Tue, Mar 06, 2018 - Page 8 News List

Xi is just as ruthless as his ‘normal’ predecessors

By Yu Jie 余杰

US bimonthly magazine Foreign Policy has misguidedly branded Chinese President Xi Jinping (習近平) a “monster.” [The magazine on Feb. 26 on its Web site published a story titled Globalization has Created a Chinese Monster.]

The West is finally waking from its slumber of almost 30 years to find that China’s totalitarian model has for too long been allowed to expand across the globe.

In China, too, many are waking up, roused from their sleep by the news of a constitutional amendment to abolish the limit of two five-year terms on the presidency.

Overnight, Baidu searches for “emigration” increased 10-fold and people started making sardonic references to the second coming of Yuan Shikai (袁世凱), the first president of the Republic of China, who was notorious for his autocratic tendencies.

Reformist public intellectuals presented a petition opposing what they called a regressive development of “driving in reverse.”

Writer Chang Ping (長平), who is exiled in Germany, rejected the notion that Xi is driving in reverse, saying that he is instead careening ahead.

If only Xi could put the truck of history in reverse, he would transport us all the way back to before 1949, to a time when there was a leader he could admire, Chang said.

Chang cannot think of Xi as a political anomaly. Xi grew up in the era of Mao Zedong (毛澤東). He is a Chinese Communist Party (CCP) official who sharpened his teeth during late Chinese leader Deng Xiaoping’s (鄧小平) tenure. Xi is smart, hails from Chinese communist stock and has paid his political dues, fighting to get to a powerful position. In other words, he is a classic example of a communist cadre.

There is nothing anomalous about Xi. He is a product of the Chinese communist totalitarian system, which he has worked hard to perpetuate. To suggest that Mao and Xi stand apart from the rest of the CCP’s leaders is to say that Deng and former Chinese leaders Jiang Zemin (江澤民) and Hu Jintao (胡錦濤) were normal.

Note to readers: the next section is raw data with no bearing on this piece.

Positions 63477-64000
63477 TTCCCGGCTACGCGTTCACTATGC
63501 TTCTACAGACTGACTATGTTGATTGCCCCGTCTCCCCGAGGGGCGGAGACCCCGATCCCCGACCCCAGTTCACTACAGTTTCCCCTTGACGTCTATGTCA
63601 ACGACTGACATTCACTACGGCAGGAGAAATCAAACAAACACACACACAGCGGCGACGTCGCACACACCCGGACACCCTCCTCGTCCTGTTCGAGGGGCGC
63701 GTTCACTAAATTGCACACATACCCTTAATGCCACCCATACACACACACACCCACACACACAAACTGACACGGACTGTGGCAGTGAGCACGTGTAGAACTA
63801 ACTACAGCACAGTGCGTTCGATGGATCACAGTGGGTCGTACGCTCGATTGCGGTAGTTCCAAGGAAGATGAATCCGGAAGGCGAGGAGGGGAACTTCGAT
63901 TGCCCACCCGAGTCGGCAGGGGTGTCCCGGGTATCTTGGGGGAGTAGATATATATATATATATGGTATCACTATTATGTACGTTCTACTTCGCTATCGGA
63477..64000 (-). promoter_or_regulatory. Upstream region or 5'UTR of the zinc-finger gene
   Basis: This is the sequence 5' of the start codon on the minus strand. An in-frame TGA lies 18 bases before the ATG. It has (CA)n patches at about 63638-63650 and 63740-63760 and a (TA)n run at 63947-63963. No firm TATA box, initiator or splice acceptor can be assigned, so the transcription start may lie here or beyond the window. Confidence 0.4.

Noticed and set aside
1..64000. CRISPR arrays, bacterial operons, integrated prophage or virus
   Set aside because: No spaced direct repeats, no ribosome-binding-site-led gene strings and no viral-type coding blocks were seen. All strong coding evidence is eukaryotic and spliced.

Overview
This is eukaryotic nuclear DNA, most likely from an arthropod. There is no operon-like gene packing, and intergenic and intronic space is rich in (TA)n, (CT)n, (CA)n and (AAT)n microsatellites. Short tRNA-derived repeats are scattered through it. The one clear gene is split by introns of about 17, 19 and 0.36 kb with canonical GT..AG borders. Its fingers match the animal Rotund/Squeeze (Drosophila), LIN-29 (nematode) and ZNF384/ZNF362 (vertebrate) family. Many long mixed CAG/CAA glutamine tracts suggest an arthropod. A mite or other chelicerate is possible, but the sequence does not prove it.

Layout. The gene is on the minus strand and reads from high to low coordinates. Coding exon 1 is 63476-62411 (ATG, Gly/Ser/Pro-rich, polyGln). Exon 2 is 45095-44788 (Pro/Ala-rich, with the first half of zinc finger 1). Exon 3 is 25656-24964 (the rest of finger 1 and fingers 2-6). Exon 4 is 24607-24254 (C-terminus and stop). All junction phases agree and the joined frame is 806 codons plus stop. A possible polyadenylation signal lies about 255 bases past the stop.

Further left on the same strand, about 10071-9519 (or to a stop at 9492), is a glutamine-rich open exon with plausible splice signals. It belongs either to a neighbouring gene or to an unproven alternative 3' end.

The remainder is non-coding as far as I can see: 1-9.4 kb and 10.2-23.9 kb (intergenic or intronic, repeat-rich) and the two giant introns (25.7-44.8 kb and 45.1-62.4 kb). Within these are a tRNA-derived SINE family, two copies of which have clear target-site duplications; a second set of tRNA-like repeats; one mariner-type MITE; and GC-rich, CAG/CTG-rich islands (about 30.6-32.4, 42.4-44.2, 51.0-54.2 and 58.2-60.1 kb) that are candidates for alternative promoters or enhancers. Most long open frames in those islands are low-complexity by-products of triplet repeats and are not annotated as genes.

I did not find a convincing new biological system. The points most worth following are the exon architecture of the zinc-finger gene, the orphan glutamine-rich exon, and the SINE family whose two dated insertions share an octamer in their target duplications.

This would be a grievous mischaracterization. Xi is neither better nor worse than Jiang or Hu — they are birds of a feather, differing only in the degree of their charisma, the size of their ambition or the number of people they have killed.

There are other things that should concern us, beyond the hopelessness of preventing Xi from being declared emperor.

On Feb. 18, 49-year-old lawyer Wu Jiansheng (吳建生) was found dead in his home with 30 stab wounds. Local investigators determined that the cause of death was suicide. Even the bravest Japanese samurai committing harakiri would be hard-pressed to inflict that many stab wounds on themselves.

On Feb. 26, human rights lawyer Li Boguang (李柏光), only 49 years old, suddenly died of “liver disease” in People’s Liberation Army No. 81 Hospital in Nanjing, leaving behind a wife, an eight-year-old son and many questions as to the cause of his death.

Li had no history of liver disease and only two weeks earlier traveled to the US to attend the National Prayer Breakfast, where he was seen chatting animatedly with friends. This callous way of dealing with dissidents has become the new normal in China.

Calling Xi a monster is intellectually vacuous and morally lazy. Xi is no monster. He is exactly what Hannah Arendt was referring to when she wrote of the “banality of evil”: He is the same as the majority of CCP officials. However, although it is incorrect to label him a monster, that is not to say that China is not careening on a course straight to hell.

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